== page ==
• This is code golf so shortest code wins!
  • The rest is almost a free-for-all (just don't hard code the answers in!)


Note, drawings are not offial, it is just for representation.

Also, the output aren't checked by another person then me yet, so if you are doing the challenge and find some errors, please notify me.

1. Circuit de Spa-Francorchamps: (yes I know it looks like a gun, but it isn't gun related, I promise, Google the track if you want):

        _____^^^          ___________________________
 _P_____                                             \___
<_____#_____P                                            |
             |_____________                  ________    |
                            \               /        |   |
                              \            /         |___|
                                \         |   
                                 |        |
                                 |       _| 
                                 |      | 



44 laps per race (according to Wikipedia, Belgian GP 2018)

OUTPUT: [Medium, Medium]

2. Autodromo Nazionale Monza:

\       \
 \        \
  \          \
   \___        \
       \         \____                                
         \            \__________________________
           \                                      \
             \                                    /
               \ _____/___P__#_________P________/



53 laps per race (according to Wikipedia, Italian GP 2018)

OUTPUT : [Soft, Medium]

3. Circuit Gilles Villeneuve:

       ____|    ____
    __/             \___________    
   /    ____#___                _______
  /P___/        |P______________________>



70 laps per race (according to Wikipedia, Canadian GP 2019)

OUTPUT : [Soft, Soft, Medium]

4. Pocono Raceway (not an F1 track, but here to test edge-cases)

             / \
            /    \
           /       \
          /          \
         /             \
        /                \
       /                   \
      /                      \
     /                         \
    /                            \
   /                               \
  /                                  \
 /                                     \



110 laps per race

Number of laps is innacurate, according to USA Today, it is going to be 160 laps for the 2019 Sunday's Gander Outdoors 400, the 21st race in the Monster Energy NASCAR Cup Series. In F1, races are at least 305km, making any race around this raceway around 76 laps.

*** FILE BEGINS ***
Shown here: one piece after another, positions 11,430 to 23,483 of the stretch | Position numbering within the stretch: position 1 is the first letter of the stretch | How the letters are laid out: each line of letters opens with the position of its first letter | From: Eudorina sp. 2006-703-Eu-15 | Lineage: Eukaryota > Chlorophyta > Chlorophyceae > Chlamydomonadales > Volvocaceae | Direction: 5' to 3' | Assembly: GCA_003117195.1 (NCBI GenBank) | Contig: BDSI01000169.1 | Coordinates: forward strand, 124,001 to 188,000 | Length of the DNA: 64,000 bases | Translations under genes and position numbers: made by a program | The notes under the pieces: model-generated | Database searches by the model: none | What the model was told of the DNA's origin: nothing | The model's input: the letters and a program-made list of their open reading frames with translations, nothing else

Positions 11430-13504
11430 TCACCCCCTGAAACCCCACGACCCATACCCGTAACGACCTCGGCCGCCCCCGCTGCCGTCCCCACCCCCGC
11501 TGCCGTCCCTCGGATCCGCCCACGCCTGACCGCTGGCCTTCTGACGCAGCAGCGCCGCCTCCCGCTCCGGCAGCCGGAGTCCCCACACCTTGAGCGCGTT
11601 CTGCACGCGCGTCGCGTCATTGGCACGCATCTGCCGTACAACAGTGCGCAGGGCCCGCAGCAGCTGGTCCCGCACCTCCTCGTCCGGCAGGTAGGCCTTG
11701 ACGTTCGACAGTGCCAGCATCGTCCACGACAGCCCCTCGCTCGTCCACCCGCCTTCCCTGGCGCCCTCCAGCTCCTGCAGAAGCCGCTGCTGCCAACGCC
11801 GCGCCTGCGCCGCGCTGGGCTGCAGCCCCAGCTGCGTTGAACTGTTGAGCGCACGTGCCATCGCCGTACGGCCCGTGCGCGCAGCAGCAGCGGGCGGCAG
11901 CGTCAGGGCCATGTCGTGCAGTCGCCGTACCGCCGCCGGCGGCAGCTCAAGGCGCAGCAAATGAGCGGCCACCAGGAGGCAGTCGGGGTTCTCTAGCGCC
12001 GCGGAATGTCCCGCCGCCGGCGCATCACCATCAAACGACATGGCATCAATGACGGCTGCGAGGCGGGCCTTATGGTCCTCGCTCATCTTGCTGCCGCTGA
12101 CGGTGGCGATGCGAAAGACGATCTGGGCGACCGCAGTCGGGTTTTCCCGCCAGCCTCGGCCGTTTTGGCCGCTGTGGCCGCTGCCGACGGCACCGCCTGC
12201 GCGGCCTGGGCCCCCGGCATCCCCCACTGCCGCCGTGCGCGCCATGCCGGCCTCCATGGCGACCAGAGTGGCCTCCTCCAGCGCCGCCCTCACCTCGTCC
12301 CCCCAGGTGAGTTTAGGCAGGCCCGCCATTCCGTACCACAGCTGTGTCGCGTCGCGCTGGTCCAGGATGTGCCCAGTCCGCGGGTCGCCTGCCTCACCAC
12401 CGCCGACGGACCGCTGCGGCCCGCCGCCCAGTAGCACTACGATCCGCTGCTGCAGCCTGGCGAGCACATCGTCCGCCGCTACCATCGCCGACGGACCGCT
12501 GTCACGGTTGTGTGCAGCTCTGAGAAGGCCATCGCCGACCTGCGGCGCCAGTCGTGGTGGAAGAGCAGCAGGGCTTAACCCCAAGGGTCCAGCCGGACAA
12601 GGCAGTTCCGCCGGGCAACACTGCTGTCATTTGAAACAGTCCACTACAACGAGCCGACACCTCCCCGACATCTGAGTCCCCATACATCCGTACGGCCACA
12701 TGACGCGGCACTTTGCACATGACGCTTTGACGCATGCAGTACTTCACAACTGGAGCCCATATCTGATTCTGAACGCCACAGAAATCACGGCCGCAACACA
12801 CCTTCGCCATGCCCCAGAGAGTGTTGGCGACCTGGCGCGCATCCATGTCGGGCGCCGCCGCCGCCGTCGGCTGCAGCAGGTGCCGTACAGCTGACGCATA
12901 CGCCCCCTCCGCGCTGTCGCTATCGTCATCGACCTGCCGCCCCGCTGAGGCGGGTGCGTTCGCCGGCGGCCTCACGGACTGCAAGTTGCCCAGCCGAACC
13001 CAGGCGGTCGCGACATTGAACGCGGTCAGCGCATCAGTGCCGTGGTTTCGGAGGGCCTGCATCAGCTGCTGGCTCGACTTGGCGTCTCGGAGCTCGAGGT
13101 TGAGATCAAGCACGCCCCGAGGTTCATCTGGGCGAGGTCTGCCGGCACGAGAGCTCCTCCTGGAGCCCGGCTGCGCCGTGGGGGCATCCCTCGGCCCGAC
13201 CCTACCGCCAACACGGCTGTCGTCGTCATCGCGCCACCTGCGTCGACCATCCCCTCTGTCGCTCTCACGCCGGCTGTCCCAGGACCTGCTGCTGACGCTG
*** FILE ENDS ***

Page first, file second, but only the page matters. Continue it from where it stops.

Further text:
OUTPUT : [Hard]

  • 1
    \$\begingroup\$ @JonathanAllan Added in Pocono Raceway (not an F1 track but at least a real track. Only 3 corners so minimum tire degradation). I put the number of laps so that it fits exactly with the tire life of Hard tires \$\endgroup\$
    – Dat
    Commented Aug 2, 2019 at 1:23
  • \$\begingroup\$ @Arnaud, Actually, just output the order in order of softest to hardest. Because Running a [Soft, Hard] is slightly different then [Hard, Soft], in the sense that you will not be running the hard to it's fullest extent before changing it \$\endgroup\$
    – Dat
    Commented Aug 2, 2019 at 13:08

3 Answers 3


JavaScript (ES6), 234 bytes

Takes input as (track)(laps), where track is an array of characters. Returns a string with \$0\$ = soft, \$1\$ = medium, \$2\$ = hard.


Try it online!


Jelly, 105 102 bytes


Try it online!

A full program that takes the track as a string as its first argument and the number of laps as its second argument. Returns a list of integers representing 1 for soft, 2 for medium and 3 for hard.


Helper link: calculate pit time from number of tyres needed

³                 | First argument for program (track as Jelly string)
 ;`               | Concatenate to itself
   ẹ”P            | Indices of "P"
      Ḋ           | Dequeue (remove first element)
       I          | Differences between consecutive numbers
        Ḣ         | Head (i.e. difference between indices of the 2nd and 3rd Ps in the concatenated track)
         ’        | Decrease by 1
          ×⁽£ż    | Multiply by 1750
              ×   | Multiply by:
               ’  | - Argument to this link subtracted by 1

Main link: stage 1

ḟ⁾#P                                   | Remove all "#" and "P" from track